Saturday, May 03, 2003

Now that Bush has declared victory in Iraq, I guess everything is coming up roses:

  1. In Baghdad, the city is without law or government, and is overrun by armed gangs, based on ethnic or religious affiliation, who have carved out blocks of control in the city. Large sections of Baghdad still have no water or electricity, with American Pasha Jay Garner, whose extremely lame efforts appear to have gotten him demoted, proud as power has been restored to about half of the city. Due to the uncontrolled looting, the hospital system is in a shambles. There has been an oubreak of gastroenteritis in the poorest area of the city caused by the poor water quality due to the lack of electricity, and one hospital, Qadisiyah Hospital, reports that it is still admitting between six and 16 cases a day of children injured by unexploded bombs. The attack by looters and rapists on the Al Rashid Psychiatric Hospital, coupled with an extreme shortage of water caused by the looting of the motor for its water-treatment plant, has left the remaining patients in an almost unbelievable hell.

  2. Unexploded bombs and landmines, including cluster bombs, have killed or maimed more people in northern Iraq since the end of the war than during the fighting. In two weeks, as many as 80 civilians have died and more than 500 have been injured. The Chairman of the Joint Chiefs of Staff, Air Force Gen. Richard B. Myers, says that only 26 cluster bombs were dropped on civilian areas, causing only one case of death or injury to a noncombatant, so I guess these dead and injured Iraqis must be faking it. What these people will do for sympathy! The trick is that Americans won't call ordinance a cluster bomb unless it is dropped by an airplane, and most of the damage is done by cluster bombs that were not dropped from airplanes. I'm sure the victims fell much better knowing that the bombs didn't come out of airplanes.

  3. The humanitarian situation is now 'critical' in some parts of Iraq. From a statement signed by Oxfam director, Barbara Stocking; Islamic Relief president, Dr Hany El Banna; Muslim Aid chairman, Chowdhury Mueen-Uddin; Secretary General of Caritas International, Duncan MacLaren; CAFOD director, Julian Filochowski; Christian Aid director, Daleep Mukarji; ActionAid chief executive, Salil Shetty; and Director General of Save the Children UK, Mike Aaronson:

    "Unless comprehensive action is taken now by the occupying forces to ensure security and the orderly delivery of humanitarian assistance based on need - which is a requirement under the Geneva conventions - this already acute situation will only worsen."

    and

    "Already, some newly armed militia are forcing some people to flee their homes or offering 'protection' for hospitals. In a country made up of a mosaic of ethnic, religious and tribal groups, this can only lead to more turbulence and more misery for those civilians caught in between."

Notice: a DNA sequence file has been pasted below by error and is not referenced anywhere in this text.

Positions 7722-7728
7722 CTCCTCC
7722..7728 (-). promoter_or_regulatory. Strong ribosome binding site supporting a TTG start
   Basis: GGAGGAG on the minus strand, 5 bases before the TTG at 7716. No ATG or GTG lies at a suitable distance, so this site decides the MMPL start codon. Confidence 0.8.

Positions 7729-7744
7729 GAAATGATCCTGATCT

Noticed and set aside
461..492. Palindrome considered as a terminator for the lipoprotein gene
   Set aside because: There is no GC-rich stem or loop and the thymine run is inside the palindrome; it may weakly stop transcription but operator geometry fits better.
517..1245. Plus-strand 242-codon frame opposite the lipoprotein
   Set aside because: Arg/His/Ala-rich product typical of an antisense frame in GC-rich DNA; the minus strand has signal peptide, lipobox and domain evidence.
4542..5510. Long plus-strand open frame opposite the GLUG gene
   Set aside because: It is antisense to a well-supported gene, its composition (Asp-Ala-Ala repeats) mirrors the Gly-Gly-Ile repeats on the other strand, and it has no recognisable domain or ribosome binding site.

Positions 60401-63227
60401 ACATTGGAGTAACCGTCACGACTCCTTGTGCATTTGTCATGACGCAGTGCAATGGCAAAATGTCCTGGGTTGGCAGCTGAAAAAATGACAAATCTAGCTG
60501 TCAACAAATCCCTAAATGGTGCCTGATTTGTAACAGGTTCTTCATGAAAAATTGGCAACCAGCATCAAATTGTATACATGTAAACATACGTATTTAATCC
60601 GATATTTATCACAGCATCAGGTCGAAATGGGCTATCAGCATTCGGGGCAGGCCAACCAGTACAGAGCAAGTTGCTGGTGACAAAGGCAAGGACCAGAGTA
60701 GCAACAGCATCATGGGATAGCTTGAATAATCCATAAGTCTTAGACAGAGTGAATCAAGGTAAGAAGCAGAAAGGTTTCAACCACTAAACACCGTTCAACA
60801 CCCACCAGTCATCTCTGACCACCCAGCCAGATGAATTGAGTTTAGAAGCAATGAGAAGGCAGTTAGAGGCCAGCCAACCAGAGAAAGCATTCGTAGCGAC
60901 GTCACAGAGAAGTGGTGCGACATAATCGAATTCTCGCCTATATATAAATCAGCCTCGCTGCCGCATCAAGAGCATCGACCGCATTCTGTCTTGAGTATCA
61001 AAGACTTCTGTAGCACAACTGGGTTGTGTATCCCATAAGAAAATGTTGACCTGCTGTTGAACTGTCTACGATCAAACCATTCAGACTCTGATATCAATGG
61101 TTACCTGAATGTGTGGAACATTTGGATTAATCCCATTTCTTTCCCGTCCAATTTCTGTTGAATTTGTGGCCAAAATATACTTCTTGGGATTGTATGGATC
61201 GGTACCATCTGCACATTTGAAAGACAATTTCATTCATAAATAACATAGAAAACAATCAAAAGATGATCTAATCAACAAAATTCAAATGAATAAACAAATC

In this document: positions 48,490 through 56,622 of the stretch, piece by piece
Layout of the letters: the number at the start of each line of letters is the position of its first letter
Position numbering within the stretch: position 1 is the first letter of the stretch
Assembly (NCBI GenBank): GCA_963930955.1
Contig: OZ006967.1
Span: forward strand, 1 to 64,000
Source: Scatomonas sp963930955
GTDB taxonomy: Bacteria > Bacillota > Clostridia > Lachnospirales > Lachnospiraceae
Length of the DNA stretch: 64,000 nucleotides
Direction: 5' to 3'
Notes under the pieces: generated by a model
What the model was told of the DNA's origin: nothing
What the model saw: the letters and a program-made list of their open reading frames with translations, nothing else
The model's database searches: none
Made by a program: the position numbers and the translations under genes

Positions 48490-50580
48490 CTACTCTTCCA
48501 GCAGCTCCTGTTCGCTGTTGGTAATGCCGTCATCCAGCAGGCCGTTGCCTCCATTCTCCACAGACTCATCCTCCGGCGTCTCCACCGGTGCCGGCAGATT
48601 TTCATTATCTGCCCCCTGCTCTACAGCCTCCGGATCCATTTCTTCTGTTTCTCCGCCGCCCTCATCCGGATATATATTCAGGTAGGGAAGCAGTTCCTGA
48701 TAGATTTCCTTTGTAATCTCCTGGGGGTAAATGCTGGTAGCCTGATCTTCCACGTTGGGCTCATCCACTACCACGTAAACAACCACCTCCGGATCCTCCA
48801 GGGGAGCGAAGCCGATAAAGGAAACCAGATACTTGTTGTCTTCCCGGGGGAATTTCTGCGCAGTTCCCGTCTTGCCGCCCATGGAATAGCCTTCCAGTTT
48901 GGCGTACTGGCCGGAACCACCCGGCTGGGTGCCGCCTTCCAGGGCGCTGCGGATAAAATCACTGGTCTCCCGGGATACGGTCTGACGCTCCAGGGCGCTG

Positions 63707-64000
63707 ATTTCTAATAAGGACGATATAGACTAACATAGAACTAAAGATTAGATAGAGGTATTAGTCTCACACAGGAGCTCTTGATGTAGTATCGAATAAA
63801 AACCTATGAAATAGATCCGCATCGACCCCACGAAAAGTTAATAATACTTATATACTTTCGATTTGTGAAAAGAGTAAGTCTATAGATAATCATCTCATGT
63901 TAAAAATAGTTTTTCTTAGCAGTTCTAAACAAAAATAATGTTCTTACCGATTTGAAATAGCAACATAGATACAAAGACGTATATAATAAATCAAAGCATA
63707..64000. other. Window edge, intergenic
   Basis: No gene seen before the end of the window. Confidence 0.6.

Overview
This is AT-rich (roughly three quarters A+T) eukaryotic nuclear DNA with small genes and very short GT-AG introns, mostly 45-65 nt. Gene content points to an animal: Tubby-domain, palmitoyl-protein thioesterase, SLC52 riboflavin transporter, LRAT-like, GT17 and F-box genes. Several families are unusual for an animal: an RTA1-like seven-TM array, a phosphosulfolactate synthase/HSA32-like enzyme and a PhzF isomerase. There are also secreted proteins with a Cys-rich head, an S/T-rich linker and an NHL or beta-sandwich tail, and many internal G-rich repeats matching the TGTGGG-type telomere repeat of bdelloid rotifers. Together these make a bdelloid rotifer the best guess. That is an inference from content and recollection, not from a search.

and

    "Hospitals are overwhelmed, diarrhoea is endemic and the death toll is mounting. Medical and water staff are working for free, but cannot continue for long. Rubbish, including medical waste, is piling up. Clean water is scarce and diseases like typhoid are being reported in southern Iraq."

    The British have finally sent a plane to Basra containing the urgently needed medical supplies they should have sent two weeks ago.

  4. A marine has actually admitted to executing an Iraqi soldier by shooting him in the back of the head, and killing another who was trying to run away. The marine had hunted down and captured the Iraqi after the Iraqi had been involved in a grenade attack on his unit. He calls this retaliation 'justice'. American military officials may investigate the marine for war crimes, as executing POW's is usually frowned upon (the Naval Criminal Investigative Service has initiated a 'preliminary inquiry'). He has announced his intention to become a policeman, which presumably will save the city a lot of money on jails and courtrooms!

  5. The explosion of a pile of ammunition in the Baghdad neighborhood of Hai al-Muallimin, which killed as many as 40 Iraqis, and which the Americans blame on a flare fired by some Iraqis, appears to be the result of the 'controlled' explosions of weapons by the Americans. The locals insist that such explosions were taking place each day, despite the denials of the Americans. As well, it is very unlikely that a flare could have caused the massive explosion that occurred. Finally, why were the Americans storing captured arms in a residential neighborhood in what they call a 'consolidation area' (which also means they cannot blame the arms cache on Saddam, as they have already tried to do)?

  6. There are more stories on the massacres at Fallujah (pictures here). The second massacre was quite clearly started with the lobbing of a sandal at the Americans. The Iraqis have responded to the two days of massacres by throwing grenades at American troops, slightly injuring seven, and are threatening more attacks unless the Americans leave. And so it continues. The school which the American soldiers were illegally occupying, the subject of the original protest, was left damaged with offensive grafitti on the walls.

  7. Colin Powell, who made a career for himself in the military by serving as the My Lai liar, has now stated that American troops appear to have acted in self-defense when they fired on the Palestine Hotel in Baghdad. He stated:

    "We had young American soldiers who were trying to liberate that section of Baghdad and they came under fire . . . their lives were at risk as they tried to engage the enemy, as best as we understand what happened."

    From the evidence of other, unbiased observers, we know that to be a lie.


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